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      The taxonomy of the model filamentous fungus Podospora anserina

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          Abstract

          The filamentous fungus Podospora anserina has been used as a model organism for more than 100 years and has proved to be an invaluable resource in numerous areas of research. Throughout this period, P. anserina has been embroiled in a number of taxonomic controversies regarding the proper name under which it should be called. The most recent taxonomic treatment proposed to change the name of this important species to Triangularia anserina . The results of past name changes of this species indicate that the broader research community is unlikely to accept this change, which will lead to nomenclatural instability and confusion in literature. Here, we review the phylogeny of the species closely related to P. anserina and provide evidence that currently available marker information is insufficient to resolve the relationships amongst many of the lineages. We argue that it is not only premature to propose a new name for P. anserina based on current data, but also that every effort should be made to retain P. anserina as the current name to ensure stability and to minimise confusion in scientific literature. Therefore, we synonymise Triangularia with Podospora and suggest that either the type species of Podospora be moved to P. anserina from P. fimiseda or that all species within the Podosporaceae be placed in the genus Podospora .

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          Most cited references 42

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          RAxML version 8: a tool for phylogenetic analysis and post-analysis of large phylogenies

          Motivation: Phylogenies are increasingly used in all fields of medical and biological research. Moreover, because of the next-generation sequencing revolution, datasets used for conducting phylogenetic analyses grow at an unprecedented pace. RAxML (Randomized Axelerated Maximum Likelihood) is a popular program for phylogenetic analyses of large datasets under maximum likelihood. Since the last RAxML paper in 2006, it has been continuously maintained and extended to accommodate the increasingly growing input datasets and to serve the needs of the user community. Results: I present some of the most notable new features and extensions of RAxML, such as a substantial extension of substitution models and supported data types, the introduction of SSE3, AVX and AVX2 vector intrinsics, techniques for reducing the memory requirements of the code and a plethora of operations for conducting post-analyses on sets of trees. In addition, an up-to-date 50-page user manual covering all new RAxML options is available. Availability and implementation: The code is available under GNU GPL at https://github.com/stamatak/standard-RAxML. Contact: alexandros.stamatakis@h-its.org Supplementary information: Supplementary data are available at Bioinformatics online.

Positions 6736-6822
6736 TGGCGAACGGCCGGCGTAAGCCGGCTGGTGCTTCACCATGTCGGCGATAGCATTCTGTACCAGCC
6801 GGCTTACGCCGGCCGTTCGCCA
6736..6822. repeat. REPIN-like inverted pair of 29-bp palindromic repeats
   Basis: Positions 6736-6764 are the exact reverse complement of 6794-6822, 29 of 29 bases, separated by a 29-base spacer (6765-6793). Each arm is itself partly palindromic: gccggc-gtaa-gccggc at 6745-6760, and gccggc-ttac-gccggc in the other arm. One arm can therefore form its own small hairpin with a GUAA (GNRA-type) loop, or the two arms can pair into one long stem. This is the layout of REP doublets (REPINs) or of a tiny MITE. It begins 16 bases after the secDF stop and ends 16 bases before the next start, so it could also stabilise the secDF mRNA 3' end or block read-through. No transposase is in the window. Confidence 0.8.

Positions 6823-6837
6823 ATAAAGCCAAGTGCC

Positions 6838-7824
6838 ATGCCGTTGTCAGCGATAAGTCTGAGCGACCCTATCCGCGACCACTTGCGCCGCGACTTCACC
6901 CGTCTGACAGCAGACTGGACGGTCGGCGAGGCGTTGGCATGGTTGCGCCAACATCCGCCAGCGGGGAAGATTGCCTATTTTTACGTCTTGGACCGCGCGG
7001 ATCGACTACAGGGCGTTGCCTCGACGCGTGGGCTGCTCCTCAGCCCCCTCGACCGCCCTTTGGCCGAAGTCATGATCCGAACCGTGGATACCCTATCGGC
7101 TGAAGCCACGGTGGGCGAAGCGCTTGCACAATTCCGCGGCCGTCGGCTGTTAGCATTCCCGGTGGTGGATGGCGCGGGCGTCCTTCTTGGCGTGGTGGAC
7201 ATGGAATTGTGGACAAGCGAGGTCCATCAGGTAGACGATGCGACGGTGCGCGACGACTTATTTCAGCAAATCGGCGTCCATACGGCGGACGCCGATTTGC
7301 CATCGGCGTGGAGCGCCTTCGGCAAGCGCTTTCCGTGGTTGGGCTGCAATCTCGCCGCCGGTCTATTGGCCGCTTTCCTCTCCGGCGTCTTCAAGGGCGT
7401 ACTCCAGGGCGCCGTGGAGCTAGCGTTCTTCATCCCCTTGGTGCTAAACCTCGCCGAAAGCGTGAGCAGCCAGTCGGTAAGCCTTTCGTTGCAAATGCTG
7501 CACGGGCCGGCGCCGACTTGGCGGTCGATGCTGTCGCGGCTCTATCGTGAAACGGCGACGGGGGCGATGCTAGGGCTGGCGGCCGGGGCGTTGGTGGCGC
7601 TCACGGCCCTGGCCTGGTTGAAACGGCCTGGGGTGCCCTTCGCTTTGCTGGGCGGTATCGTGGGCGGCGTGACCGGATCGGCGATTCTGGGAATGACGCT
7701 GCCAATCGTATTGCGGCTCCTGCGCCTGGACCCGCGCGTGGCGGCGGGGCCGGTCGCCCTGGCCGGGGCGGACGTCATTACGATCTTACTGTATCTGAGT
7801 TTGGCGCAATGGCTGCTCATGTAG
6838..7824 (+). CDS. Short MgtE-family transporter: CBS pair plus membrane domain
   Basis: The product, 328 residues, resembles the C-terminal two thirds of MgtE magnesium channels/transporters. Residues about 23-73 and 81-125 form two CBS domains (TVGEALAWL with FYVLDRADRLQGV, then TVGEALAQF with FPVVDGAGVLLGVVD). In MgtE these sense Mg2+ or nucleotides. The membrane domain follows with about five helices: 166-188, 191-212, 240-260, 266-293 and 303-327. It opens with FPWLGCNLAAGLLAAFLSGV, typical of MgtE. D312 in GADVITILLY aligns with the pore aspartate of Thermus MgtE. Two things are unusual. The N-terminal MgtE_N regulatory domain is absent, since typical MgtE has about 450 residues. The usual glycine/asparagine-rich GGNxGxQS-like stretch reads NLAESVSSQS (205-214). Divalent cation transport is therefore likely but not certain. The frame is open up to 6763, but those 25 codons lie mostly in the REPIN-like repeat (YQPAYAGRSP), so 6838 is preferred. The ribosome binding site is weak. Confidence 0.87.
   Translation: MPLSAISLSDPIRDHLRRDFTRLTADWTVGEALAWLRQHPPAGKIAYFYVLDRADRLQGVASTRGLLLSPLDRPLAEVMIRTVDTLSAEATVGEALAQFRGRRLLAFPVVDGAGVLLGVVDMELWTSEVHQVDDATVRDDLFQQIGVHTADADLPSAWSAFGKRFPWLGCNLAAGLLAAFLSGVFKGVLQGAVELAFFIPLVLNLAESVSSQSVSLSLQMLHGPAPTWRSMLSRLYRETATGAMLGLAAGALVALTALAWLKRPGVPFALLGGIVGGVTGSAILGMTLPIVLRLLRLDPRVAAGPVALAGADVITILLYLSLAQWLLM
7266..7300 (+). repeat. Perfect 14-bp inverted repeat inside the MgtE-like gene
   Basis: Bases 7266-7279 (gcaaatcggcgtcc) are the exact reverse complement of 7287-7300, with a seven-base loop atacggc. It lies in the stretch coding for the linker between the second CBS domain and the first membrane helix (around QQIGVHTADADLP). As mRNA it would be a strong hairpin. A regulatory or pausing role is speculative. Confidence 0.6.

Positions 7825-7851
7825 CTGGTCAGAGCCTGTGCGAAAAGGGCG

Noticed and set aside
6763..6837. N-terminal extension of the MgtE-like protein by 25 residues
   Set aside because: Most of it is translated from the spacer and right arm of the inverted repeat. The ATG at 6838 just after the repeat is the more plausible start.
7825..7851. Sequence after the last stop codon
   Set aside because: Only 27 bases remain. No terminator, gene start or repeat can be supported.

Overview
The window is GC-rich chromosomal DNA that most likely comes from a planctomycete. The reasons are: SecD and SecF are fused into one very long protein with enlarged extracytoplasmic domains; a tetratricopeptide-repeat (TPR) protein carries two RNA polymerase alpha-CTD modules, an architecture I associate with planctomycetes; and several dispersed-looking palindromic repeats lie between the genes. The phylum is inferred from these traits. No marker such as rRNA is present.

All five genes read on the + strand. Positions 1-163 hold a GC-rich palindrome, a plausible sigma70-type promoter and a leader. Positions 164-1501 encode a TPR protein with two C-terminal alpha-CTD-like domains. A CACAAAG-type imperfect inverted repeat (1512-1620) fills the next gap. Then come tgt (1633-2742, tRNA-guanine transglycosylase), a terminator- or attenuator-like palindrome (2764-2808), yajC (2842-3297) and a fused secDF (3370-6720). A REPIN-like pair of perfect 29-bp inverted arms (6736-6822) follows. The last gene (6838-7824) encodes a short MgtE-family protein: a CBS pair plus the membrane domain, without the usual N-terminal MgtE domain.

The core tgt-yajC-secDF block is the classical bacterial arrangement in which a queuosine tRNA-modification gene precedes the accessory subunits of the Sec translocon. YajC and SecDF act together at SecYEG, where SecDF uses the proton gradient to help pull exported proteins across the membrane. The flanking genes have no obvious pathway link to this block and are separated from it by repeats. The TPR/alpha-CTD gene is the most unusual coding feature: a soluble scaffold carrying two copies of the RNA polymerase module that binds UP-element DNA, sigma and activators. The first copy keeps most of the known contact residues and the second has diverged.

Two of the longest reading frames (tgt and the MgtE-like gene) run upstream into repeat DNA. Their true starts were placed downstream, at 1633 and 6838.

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            IQ-TREE: A Fast and Effective Stochastic Algorithm for Estimating Maximum-Likelihood Phylogenies

            Large phylogenomics data sets require fast tree inference methods, especially for maximum-likelihood (ML) phylogenies. Fast programs exist, but due to inherent heuristics to find optimal trees, it is not clear whether the best tree is found. Thus, there is need for additional approaches that employ different search strategies to find ML trees and that are at the same time as fast as currently available ML programs. We show that a combination of hill-climbing approaches and a stochastic perturbation method can be time-efficiently implemented. If we allow the same CPU time as RAxML and PhyML, then our software IQ-TREE found higher likelihoods between 62.2% and 87.1% of the studied alignments, thus efficiently exploring the tree-space. If we use the IQ-TREE stopping rule, RAxML and PhyML are faster in 75.7% and 47.1% of the DNA alignments and 42.2% and 100% of the protein alignments, respectively. However, the range of obtaining higher likelihoods with IQ-TREE improves to 73.3-97.1%.